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Cydonia oblonga

Common namesquince, cognassier, coing, quitte, quittebaum, marmeleiro, marmelo, marmelo galego, gamboa, gamboeiro, cidonia, membrillo, membriller
Ecocrop code5117

DESCRIPTION: A small, bushy, irregular, deciduous thornless shrub or small tree reaching about 4-6 m in height and 3-4.5 m in width, with crowded gnarled branches and a low crooked habit. Young branchlets are covered with a pale greyish wool. Fruits are light golden-yellow, green or orange, usually pear shaped (but sometimes round and apple-shaped - sometimes classified as cv ŒMaliformis‚) and very fragrant. The fruit pulp is firm, aromatic and always contains gritty cells. Individual fruits can weight up to ∏ Kg or more, and ripen late in the autumn. Fruits contain seeds which are poisonous. USES: A gum is obtained from the seed coats and used as a laxative, and as an emulsifying and stabilizing agent in medical preparation and in cosmetics, and demulcent lotions. The fruit is used for preserves and jellies. KILLING T Quinces are generally hardy to -15 to -25°C, but have a low chilling requirement (much less than most apples) - 100 to 450 hours below 7°C in order to flower. GROWING PERIOD Slow-growing perennial. First harvest may be taken after 2 years and the tree has an economical life of 25 years. COMMON NAMES Quince, Coing, Membrillo, Quitte. FURTHER INF Quince is believed to be native of the region between Iran and northern India and Tibet. Humidity may be high during the winter when the tree is dormant, but should be medium to low during spring and summer.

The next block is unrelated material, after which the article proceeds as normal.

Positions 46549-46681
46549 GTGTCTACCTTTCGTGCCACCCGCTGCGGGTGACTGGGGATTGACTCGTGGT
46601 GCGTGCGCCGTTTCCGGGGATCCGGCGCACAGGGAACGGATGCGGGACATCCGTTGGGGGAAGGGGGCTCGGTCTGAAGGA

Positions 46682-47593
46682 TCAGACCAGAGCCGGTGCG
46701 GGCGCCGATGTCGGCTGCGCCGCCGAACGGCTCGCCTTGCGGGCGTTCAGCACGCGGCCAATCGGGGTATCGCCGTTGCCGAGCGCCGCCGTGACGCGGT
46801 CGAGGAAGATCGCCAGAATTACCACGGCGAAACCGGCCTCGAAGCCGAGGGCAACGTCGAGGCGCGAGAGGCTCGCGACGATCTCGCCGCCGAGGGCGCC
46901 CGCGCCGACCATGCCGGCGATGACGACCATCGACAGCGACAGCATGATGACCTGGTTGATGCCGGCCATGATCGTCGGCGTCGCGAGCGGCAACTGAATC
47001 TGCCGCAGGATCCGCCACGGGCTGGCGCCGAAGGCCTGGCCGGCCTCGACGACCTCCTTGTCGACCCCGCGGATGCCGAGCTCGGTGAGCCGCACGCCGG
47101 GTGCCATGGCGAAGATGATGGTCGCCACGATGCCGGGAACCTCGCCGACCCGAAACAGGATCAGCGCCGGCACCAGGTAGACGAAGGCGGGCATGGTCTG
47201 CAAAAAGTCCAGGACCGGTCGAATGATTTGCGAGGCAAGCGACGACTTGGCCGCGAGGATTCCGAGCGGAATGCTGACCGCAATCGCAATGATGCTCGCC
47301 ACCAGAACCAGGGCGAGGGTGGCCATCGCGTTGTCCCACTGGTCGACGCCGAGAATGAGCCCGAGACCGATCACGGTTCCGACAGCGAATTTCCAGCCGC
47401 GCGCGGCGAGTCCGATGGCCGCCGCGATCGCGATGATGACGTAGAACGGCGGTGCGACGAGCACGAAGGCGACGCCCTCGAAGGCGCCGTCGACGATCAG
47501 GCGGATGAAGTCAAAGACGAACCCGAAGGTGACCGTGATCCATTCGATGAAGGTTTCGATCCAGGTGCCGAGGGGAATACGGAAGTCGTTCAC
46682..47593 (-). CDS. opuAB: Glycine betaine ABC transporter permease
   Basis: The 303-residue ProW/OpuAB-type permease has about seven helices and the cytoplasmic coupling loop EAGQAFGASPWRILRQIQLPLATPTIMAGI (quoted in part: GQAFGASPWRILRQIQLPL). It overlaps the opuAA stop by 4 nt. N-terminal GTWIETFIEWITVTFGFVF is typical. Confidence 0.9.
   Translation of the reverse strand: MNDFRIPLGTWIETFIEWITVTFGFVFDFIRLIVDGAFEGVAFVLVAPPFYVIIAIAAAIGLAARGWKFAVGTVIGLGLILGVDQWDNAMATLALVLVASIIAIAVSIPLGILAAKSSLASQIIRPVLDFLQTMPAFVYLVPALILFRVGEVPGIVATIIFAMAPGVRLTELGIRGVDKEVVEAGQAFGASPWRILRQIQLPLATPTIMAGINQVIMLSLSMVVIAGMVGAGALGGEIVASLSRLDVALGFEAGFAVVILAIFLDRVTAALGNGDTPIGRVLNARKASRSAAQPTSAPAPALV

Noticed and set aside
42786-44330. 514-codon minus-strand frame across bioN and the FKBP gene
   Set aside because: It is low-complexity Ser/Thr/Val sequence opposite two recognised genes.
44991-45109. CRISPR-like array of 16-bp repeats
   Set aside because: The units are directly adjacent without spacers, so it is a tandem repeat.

SOURCES (C. oblonga Mill.)
Hackett C 1982 pp 141 [FER, PHO, DEP, PH, TEXT, TEMP]
Duke J 1975 pp 14 [PH, RAIN, TEMP]
Roecklein J 1987 pp 254 [USE]
Hartmann T 1981 pp 603-604 [TEXT, DRA]
Sims D (pers. comm.)
Hockings E 1961b pp 129-130 [TEMP, DEP, FER, TEXT]
Rehm S 1991 pp 205-206 [TEMP, RAIN]